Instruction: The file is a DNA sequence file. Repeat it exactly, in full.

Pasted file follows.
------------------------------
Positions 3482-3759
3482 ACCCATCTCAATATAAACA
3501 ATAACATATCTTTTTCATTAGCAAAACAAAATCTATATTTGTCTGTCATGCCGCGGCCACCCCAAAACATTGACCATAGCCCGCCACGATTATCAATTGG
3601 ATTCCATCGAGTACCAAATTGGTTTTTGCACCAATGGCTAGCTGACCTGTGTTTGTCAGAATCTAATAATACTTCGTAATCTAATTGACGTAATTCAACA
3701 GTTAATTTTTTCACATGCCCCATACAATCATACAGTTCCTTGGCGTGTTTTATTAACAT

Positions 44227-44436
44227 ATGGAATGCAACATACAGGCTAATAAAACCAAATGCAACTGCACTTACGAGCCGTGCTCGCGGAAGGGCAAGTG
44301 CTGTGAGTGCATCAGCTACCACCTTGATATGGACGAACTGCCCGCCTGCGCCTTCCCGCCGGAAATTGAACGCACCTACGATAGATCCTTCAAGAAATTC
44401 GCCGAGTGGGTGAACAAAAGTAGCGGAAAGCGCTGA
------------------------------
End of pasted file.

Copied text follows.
Positions 3482-3759
3482 ACCCATCTCAATATAAACA
3501 ATAACATATCTTTTTCATTAGCAAAACAAAATCTATATTTGTCTGTCATGCCGCGGCCACCCCAAAACATTGACCATAGCCCGCCACGATTATCAATTGG
3601 ATTCCATCGAGTACCAAATTGGTTTTTGCACCAATGGCTAGCTGACCTGTGTTTGTCAGAATCTAATAATACTTCGTAATCTAATTGACGTAATTCAACA
3701 GTTAATTTTTTCACATGCCCCATACAATCATACAGTTCCTTGGCGTGTTTTATTAACAT

Positions 44227-44436
44227 ATGGAATGCAACATACAGGCTAATAAAACCAAATGCAACTGCACTTACGAGCCGTGCTCGCGGAAGGGCAAGTG
44301 CTGTGAGTGCATCAGCTACCACCTTGATATGGACGAACTGCCCGCCTGCGCCTTCCCGCCGGAAATTGAACGCACCTACGATAGATCCTTCAAGAAATTC
44401 GCCGAGTGGGTGAACAAAAGTAGCGGAAAGCGCTGA